Tuesday, May 13, 2008

Digital Museum Webinar: Emerging Trends in Technology

Pre-webinar thoughts: I am pretty excited for this final installment of the webinar. I hope to hear about new approaches which are cheap to do and easy to access/implement. Even if they're not, it's good to hear from folks on the cutting edge. I'm hoping not to hear too much about Second Life, as I think anyone with a background reading this blog will recall that I am not a believer in the potential of SL as a widely effective tool. And this time I remembered to bring my big headphones! Hooray!

Post-webinar thoughts: Overall this has been a good experience. I'm grateful to have had the opportunity to participate in this through the EMP fellowship.

I was a little let down by today's session, but only because I am, apparently, much more aware of emerging technologies for museums than most. As such, my notes get a little loopy. What I would have loved to hear more about is what's around the corner. Is it geotagging? Geocaching? Really, it's probably all about anything you can do with a cell phone, and you can do just about anything with those (unless you're rocking the Nokia 1100 like I am). I heard a lot about what I already know about, but I suppose I should have expected that. Learned a little more about the Brooklyn Museum's Click which sounds awesome, and a little more about open content, which is all over but not getting recognized enough and exploited perhaps.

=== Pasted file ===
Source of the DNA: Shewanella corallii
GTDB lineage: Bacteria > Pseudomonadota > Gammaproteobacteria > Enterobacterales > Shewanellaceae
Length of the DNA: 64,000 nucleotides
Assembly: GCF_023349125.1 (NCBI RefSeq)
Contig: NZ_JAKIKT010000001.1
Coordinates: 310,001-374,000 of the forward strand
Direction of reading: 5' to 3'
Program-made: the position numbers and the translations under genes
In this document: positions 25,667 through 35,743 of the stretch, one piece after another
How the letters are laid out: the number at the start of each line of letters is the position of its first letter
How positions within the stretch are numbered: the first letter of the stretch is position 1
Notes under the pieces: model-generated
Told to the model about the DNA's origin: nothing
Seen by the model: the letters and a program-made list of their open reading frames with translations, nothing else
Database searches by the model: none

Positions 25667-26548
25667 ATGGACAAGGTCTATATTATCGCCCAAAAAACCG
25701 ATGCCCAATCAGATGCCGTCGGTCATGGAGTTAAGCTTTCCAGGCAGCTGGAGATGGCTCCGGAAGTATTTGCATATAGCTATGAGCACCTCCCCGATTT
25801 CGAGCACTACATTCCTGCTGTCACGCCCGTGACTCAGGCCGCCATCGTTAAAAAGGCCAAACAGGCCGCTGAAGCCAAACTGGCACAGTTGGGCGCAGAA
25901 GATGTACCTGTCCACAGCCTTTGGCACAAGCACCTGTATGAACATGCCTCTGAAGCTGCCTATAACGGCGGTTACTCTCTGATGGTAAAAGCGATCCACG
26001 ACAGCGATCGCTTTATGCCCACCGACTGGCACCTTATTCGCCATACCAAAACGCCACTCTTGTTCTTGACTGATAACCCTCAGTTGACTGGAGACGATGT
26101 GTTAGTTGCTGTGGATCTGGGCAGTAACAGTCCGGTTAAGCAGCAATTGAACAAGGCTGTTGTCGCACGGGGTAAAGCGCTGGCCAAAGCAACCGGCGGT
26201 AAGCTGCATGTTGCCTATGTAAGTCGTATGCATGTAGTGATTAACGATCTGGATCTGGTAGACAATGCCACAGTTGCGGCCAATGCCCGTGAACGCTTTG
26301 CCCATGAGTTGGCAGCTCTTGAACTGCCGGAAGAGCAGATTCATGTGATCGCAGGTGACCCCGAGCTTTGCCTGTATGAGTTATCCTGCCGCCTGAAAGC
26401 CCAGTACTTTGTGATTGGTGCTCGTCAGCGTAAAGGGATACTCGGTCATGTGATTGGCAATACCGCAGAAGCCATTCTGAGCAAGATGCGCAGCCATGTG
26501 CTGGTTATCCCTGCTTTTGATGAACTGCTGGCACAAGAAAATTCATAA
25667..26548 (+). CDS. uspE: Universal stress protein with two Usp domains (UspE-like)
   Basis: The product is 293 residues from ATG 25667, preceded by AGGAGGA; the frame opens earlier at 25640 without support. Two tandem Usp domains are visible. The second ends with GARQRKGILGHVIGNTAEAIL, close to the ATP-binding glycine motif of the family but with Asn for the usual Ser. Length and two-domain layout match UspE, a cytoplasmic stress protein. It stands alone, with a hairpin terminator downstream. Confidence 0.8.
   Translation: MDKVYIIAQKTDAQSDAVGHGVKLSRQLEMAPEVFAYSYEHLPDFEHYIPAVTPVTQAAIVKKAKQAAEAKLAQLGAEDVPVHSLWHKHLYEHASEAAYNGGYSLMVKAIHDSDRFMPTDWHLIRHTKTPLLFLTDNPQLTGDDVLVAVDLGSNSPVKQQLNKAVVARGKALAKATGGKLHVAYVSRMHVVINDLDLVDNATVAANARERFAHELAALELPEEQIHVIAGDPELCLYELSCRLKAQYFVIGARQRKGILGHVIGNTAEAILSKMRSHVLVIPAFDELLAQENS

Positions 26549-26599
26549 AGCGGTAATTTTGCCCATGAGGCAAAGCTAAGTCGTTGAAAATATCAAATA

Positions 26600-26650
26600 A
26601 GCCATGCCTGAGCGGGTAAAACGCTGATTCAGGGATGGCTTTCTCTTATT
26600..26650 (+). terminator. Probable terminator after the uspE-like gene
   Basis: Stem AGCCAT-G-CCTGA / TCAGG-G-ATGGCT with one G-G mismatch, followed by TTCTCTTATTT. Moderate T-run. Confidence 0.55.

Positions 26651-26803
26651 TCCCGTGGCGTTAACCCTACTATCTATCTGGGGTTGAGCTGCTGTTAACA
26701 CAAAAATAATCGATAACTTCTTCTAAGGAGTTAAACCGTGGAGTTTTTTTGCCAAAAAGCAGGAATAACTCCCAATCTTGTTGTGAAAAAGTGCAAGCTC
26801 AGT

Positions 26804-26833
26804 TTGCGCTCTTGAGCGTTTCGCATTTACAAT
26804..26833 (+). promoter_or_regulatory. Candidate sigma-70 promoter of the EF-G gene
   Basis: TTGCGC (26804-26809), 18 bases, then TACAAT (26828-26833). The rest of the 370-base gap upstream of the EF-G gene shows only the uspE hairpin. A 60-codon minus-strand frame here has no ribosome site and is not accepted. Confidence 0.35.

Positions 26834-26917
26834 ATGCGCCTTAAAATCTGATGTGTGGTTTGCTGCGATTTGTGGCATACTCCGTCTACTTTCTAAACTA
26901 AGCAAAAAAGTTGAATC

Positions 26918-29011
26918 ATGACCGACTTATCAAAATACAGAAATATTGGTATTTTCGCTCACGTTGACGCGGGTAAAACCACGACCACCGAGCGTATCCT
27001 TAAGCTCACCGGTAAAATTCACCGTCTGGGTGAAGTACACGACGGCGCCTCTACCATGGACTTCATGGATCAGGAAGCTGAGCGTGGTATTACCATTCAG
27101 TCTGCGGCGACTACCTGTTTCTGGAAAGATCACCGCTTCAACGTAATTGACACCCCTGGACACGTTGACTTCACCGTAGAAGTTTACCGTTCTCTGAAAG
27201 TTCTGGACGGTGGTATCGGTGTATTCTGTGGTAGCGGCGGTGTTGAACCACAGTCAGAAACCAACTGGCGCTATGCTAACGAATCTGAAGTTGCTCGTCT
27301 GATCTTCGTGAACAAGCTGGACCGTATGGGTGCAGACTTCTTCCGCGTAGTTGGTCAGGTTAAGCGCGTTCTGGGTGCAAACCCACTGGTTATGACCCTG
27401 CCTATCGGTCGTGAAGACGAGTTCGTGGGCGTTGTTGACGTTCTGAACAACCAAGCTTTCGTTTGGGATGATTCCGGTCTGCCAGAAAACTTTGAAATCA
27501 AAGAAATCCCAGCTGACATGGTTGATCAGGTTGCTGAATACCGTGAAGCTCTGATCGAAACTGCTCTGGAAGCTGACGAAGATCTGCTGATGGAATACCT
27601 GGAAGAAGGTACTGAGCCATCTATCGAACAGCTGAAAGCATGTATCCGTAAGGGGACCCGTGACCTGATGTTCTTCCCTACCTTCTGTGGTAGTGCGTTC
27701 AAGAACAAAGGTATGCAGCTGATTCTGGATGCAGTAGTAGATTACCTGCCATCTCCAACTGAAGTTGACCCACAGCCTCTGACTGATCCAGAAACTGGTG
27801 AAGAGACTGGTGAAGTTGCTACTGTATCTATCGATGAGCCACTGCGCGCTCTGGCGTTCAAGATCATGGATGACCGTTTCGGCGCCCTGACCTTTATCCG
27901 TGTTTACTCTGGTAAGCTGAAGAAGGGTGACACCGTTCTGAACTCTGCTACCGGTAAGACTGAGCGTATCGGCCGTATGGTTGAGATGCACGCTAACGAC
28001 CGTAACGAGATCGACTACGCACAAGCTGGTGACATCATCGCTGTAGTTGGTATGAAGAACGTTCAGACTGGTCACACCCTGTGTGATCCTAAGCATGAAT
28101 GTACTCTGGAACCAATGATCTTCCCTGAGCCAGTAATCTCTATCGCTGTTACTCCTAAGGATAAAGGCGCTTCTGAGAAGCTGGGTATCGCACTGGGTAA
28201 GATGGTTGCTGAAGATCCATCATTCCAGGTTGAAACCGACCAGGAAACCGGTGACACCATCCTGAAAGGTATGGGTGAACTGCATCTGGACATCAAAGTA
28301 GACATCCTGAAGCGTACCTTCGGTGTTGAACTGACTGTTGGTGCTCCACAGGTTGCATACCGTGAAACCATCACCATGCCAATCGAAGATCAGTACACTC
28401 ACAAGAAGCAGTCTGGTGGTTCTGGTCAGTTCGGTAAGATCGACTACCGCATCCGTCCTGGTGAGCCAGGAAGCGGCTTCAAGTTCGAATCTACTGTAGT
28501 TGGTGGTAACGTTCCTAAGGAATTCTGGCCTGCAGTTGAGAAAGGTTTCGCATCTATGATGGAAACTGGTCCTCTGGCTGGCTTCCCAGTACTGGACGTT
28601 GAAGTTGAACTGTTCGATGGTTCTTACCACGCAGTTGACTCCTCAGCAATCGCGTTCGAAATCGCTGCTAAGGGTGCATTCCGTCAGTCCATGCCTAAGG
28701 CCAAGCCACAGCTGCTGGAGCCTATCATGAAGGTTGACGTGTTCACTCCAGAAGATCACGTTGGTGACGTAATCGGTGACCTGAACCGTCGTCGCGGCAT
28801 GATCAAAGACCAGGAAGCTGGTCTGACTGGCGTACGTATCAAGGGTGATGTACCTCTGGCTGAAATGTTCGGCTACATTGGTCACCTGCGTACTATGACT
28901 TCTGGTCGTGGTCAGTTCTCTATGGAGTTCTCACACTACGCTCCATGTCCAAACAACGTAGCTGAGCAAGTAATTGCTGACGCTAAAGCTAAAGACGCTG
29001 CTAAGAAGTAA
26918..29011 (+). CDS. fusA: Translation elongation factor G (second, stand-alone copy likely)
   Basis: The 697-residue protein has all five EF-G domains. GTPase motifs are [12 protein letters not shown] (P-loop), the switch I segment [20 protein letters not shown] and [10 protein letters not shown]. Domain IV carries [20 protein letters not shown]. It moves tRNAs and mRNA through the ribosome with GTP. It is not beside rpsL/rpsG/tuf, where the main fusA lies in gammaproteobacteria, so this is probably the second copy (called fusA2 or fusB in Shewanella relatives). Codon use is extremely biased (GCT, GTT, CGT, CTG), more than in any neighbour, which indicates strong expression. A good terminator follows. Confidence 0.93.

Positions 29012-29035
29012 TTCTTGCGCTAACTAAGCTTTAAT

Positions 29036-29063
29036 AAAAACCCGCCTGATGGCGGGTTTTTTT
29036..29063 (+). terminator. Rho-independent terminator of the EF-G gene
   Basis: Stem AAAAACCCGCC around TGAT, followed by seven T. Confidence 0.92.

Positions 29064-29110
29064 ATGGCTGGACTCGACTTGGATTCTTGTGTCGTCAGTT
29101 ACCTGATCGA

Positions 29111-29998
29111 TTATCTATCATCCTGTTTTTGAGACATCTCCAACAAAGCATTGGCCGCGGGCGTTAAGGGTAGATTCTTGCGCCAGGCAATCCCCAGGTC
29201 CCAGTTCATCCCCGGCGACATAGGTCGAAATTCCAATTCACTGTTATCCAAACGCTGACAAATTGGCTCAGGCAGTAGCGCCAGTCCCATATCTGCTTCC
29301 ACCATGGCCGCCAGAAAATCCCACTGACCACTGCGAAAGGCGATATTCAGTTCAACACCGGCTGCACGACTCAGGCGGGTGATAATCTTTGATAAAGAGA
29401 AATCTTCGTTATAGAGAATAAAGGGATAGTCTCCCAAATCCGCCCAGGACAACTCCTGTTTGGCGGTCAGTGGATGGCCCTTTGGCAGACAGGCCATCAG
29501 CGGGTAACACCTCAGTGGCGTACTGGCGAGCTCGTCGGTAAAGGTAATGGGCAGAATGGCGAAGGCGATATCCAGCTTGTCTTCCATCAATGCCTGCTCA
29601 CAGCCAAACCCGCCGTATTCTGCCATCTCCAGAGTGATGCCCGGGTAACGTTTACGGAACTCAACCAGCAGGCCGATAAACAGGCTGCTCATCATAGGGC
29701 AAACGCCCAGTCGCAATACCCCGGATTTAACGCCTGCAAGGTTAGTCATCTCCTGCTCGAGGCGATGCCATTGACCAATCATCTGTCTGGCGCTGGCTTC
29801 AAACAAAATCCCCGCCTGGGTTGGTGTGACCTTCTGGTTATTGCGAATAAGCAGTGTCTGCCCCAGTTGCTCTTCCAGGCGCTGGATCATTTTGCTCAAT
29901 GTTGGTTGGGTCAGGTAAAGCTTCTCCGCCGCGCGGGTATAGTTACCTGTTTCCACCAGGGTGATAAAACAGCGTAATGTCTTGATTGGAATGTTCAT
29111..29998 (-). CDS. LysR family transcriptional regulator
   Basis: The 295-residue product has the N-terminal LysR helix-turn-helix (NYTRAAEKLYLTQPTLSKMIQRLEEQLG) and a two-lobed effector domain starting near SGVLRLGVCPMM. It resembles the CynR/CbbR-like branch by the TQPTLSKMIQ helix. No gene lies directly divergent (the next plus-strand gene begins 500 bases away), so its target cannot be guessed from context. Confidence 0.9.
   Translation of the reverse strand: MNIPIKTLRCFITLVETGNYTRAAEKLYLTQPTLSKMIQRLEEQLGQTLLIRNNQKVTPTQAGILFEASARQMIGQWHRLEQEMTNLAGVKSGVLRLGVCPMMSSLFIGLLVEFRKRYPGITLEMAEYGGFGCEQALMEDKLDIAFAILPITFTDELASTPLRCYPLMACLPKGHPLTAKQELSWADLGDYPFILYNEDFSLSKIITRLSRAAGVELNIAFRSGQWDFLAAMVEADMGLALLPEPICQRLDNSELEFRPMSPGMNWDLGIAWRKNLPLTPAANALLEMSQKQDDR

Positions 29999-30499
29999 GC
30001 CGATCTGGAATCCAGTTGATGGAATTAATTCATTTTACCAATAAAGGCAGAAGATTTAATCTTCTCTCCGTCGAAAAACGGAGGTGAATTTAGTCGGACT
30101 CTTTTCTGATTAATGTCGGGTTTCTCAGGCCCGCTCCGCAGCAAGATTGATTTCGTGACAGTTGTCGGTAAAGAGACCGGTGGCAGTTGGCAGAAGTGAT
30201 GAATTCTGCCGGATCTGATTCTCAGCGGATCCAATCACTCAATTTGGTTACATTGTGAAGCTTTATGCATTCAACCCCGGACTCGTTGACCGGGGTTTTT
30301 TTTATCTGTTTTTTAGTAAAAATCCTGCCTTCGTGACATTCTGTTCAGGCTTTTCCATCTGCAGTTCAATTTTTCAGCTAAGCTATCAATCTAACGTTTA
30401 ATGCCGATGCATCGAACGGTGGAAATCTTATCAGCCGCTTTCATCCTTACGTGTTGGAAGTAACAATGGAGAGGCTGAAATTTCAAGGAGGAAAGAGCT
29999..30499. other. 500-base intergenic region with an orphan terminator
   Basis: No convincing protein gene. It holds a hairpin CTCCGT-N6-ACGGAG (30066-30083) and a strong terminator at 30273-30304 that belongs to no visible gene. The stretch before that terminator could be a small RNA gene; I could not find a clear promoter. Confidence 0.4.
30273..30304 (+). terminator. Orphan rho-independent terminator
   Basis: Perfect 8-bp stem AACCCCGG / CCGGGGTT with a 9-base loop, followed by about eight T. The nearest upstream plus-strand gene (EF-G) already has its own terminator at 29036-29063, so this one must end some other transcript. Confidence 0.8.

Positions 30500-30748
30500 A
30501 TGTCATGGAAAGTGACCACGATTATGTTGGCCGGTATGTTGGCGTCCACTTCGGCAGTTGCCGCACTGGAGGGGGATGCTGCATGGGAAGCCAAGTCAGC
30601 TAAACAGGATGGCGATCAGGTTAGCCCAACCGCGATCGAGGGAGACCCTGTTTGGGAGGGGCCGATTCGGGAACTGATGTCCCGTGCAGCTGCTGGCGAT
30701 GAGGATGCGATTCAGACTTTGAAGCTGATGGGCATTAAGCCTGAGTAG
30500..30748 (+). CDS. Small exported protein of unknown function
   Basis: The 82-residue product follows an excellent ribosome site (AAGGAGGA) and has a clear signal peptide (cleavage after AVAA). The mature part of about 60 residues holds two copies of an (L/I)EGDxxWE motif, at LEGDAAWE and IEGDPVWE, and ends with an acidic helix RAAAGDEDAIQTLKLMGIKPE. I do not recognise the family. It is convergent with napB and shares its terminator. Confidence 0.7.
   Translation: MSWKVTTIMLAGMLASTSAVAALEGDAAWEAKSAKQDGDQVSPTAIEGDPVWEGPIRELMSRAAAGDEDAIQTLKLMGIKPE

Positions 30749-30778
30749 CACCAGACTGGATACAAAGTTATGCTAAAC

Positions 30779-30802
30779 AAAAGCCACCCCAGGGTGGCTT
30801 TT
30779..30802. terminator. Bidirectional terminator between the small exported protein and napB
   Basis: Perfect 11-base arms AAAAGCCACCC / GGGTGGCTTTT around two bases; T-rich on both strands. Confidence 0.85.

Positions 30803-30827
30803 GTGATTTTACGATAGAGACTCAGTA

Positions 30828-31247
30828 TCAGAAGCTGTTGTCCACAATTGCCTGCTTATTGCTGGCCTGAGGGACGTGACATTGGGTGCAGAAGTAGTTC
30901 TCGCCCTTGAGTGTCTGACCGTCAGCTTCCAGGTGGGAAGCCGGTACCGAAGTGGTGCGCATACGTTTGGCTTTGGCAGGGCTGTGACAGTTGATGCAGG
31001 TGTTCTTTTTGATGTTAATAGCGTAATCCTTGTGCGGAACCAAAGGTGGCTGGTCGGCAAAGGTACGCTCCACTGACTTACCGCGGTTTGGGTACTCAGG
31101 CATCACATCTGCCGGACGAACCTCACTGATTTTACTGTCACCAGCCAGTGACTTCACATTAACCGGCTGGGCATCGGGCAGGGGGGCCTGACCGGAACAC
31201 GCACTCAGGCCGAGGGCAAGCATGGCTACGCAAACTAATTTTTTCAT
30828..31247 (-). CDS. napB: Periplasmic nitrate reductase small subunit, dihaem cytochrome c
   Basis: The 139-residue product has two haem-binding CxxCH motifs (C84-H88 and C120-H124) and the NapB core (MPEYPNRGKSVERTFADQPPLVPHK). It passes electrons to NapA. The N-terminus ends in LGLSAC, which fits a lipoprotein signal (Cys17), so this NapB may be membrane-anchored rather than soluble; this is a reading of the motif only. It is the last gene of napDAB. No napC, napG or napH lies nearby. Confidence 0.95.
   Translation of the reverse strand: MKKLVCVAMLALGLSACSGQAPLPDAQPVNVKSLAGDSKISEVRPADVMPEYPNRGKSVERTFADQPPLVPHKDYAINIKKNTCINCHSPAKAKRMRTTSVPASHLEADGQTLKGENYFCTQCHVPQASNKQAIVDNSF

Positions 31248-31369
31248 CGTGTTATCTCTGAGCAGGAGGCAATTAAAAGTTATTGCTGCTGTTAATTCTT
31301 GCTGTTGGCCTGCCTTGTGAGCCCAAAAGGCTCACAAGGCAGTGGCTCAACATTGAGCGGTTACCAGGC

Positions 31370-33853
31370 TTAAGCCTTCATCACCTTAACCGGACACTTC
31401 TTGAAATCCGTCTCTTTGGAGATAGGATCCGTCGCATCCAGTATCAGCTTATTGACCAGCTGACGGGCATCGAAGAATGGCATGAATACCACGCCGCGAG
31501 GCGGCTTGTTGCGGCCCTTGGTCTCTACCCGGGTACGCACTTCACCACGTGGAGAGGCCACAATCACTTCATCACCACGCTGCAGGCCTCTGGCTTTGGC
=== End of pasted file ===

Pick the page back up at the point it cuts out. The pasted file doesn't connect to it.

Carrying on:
Definitely an interesting experience overall, and it's very cool to be able to hear from/interact with national speakers from the comfort of your own office chair (or discomfort if you happen to be sitting in an office chair older than you are, like I am).

Mod: Phyllis Hecht, Assoc Program chair, Museum Studies, John Hopkins.
Topics: Social networking, user generated content, open source

Social Networking: Larry Swiader (holocaust museum), Michael Jenkins
Leveraging existing conversations. Defines social networking. This is old hat, I yawn. But I guess I'm not your average attendee, what with this blog and all.

Purposes: Breaking down barriers and stuff. Holocaust museum has a facebook site to introduce staff to students and energize genocide prevention program. H&M also has social network to increase brand awareness.

Presenter debate: Where does YouTube fall? Social networking or user gen. content? Both!

OpenSocial for apis. iGoogle widgets. - I would not have holocaust widgets in my igoogle page, my igoogle page is for happy things. But, it does distribute content, message, okay. Widgets have potential, I can see that. Larry says they must be overtly branded to attract visitors who may be transient.

Potential pitfalls: brand consistency (depends on your institution I think), total transparency (yes), measurement (yep, this is hard).

Larry responds to comment deletion. They do it, but limit it to patently offensive stuff - leave controversial to stimulate conversation, hope that community will be self regulating.